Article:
The proposed law is named after Marsalee “Marsy” Nicholas, a University of California at Santa Barbara student killed by an ex-boyfriend in 1983. A week after her murder, Nicholas’ mother was confronted in a grocery store by the accused murderer, unaware he had been released on bail.

The law is backed by Henry T. Nicholas, Marsy’s brother and co-founder of Broadcom Corp. Versions of it have been implemented in about a dozen states, including California in 2008.

The Allegheny County courthouse  in downtown Pittsburgh. (Photo by Ryan Loew/PublicSource)
The Allegheny County courthouse  in downtown Pittsburgh. (Photo by Ryan Loew/PublicSource)

The Pennsylvania Senate unanimously passed the proposed law. The state House did so by a 190-8 margin. Gov. Tom Wolf had said he would sign the amendment, if passed by voters.

Allegheny County District Attorney Stephen A. Zappala Jr. favored the law, as did the Pennsylvania District Attorneys Association.

Both the League of Women Voters of Pennsylvania, which brought the lawsuit that led to the injunction, and the ACLU of Pennsylvania opposed the ballot measure over concerns that “co-equal rights” could threaten defendant rights that serve as a check on the power of government.

Opponents of the proposed law believe it would disproportionately impact communities of color.

Aware of the Supreme Court ruling, a number of voters told PublicSource that they declined to vote on the measure.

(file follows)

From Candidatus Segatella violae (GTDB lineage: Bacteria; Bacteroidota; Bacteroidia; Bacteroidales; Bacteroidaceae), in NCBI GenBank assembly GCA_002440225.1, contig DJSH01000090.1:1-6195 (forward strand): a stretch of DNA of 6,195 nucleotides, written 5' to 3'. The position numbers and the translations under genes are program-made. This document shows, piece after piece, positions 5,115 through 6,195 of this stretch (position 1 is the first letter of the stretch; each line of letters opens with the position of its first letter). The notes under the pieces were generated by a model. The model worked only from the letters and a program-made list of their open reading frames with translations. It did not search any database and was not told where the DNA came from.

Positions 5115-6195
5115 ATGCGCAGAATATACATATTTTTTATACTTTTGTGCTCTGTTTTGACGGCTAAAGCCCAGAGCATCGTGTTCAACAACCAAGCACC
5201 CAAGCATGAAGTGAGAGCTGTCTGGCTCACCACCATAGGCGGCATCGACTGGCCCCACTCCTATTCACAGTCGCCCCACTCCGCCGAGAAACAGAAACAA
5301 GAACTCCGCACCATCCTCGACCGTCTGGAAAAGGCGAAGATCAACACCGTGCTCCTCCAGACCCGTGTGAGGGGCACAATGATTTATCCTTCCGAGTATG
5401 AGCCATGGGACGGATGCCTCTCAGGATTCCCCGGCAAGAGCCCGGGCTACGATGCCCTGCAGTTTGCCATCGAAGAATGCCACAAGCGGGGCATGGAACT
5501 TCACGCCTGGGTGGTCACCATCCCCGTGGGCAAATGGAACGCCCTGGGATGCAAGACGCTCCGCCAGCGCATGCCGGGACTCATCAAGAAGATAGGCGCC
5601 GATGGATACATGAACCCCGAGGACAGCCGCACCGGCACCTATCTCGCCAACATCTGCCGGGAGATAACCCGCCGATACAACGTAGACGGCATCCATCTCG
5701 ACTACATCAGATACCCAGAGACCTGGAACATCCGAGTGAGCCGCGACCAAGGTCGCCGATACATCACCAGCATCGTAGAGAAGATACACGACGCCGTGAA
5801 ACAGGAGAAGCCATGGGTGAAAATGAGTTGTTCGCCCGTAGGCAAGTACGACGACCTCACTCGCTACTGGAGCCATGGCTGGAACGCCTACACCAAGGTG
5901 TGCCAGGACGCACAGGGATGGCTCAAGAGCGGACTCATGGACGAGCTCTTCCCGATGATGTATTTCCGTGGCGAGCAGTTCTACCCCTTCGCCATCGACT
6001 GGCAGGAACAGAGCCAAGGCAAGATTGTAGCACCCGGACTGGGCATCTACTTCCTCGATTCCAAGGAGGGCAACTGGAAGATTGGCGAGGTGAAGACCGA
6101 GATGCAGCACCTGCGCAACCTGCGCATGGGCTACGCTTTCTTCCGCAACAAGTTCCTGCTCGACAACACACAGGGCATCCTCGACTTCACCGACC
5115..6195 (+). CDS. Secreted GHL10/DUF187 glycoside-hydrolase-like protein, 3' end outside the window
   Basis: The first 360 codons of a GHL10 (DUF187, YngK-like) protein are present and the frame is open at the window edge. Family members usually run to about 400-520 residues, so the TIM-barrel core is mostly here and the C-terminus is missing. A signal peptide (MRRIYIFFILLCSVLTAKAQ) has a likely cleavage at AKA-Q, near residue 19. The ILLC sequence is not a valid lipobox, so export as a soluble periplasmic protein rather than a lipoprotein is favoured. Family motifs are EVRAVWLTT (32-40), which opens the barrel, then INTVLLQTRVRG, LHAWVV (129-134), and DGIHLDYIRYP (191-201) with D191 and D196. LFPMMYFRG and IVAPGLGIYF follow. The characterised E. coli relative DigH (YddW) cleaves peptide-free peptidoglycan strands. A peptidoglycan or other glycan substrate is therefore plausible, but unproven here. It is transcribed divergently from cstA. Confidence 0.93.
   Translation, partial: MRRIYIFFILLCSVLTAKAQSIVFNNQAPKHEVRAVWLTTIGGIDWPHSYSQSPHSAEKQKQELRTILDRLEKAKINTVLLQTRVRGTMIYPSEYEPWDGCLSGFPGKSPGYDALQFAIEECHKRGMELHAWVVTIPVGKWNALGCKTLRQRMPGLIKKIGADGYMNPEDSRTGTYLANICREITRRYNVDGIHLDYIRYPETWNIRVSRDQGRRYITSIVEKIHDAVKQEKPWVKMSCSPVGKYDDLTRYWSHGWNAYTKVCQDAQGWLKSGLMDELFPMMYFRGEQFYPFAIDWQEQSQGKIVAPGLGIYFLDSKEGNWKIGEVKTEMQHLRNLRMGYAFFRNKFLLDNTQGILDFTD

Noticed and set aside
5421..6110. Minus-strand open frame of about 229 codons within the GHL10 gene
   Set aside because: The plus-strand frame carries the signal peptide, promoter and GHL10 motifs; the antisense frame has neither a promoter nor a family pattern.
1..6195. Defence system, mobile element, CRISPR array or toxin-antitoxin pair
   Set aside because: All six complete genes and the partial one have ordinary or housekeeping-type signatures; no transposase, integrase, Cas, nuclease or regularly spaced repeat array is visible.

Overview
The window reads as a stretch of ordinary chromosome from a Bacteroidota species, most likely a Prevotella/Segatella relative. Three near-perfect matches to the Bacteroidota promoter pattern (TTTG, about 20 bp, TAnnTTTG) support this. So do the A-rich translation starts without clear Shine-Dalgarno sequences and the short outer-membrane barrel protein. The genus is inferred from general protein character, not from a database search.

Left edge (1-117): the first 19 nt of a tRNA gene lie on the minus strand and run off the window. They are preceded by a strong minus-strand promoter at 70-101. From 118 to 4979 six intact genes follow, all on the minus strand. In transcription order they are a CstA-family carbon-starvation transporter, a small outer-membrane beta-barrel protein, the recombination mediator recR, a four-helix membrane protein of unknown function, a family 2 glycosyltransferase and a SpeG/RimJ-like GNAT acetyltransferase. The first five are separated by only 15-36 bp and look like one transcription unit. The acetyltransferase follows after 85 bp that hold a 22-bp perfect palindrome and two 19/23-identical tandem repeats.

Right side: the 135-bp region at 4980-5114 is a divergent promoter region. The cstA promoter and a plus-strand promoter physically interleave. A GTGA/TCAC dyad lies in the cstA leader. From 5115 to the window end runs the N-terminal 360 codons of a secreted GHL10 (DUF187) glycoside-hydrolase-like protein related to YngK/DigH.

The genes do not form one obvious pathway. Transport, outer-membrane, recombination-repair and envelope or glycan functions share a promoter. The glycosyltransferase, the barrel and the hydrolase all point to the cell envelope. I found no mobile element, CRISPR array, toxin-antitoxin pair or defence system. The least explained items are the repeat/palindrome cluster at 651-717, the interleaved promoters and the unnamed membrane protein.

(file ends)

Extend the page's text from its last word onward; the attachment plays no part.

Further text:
However, Etna resident Jared Kurtz, who was assaulted last year, said he believed victims should be informed as cases proceed through the court system.

“The whole time, the legal system didn’t inform us at all,” he said. “We had to follow it all ourselves.”

Correction (11/7/2019): A previous version of this story conflated Jared Kurtz’s home borough as the place where he was assaulted. He lives in Etna and experienced an assault in a nearby borough.

Nicole C. Brambila is the local government reporter for PublicSource. She can be reached at 412-515-0072 or nicole@publicsource.org.

Jourdan Hicks and Oliver Morrison contributed to this report.

This fact-based local reporting drives impact and creates change. Help power that impact.

James Baldwin wrote, “Not everything that is faced can be changed, but nothing can be changed until it is faced.” PublicSource exists to help the Pittsburgh region face its realities and create opportunities for change. When we shine a light on inequity in our region, like the “completely unacceptable” conditions in low-income housing in McKeesport, things change. When we ask questions about policymakers’ decisions, like how Allegheny County is handling COVID-19 safety for its employees, things change. When we push for transparency on issues that affect the public, like in the use of facial recognition software by Pittsburgh police, things change.

It takes a lot of time, skill and resources to produce journalism like this. Our stories are always made available for free so that they can benefit the most people, regardless of ability to pay. But as an independent, nonprofit newsroom, we count on donations from our readers to support this crucial work. Can you make a contribution of any amount (or better yet, set up a recurring monthly gift) to help ensure we can continue to report on what matters and tell stories for a better Pittsburgh?

Nicole C. Brambila

Nicole C. Brambila was a reporter for PublicSource between 2019 and 2020.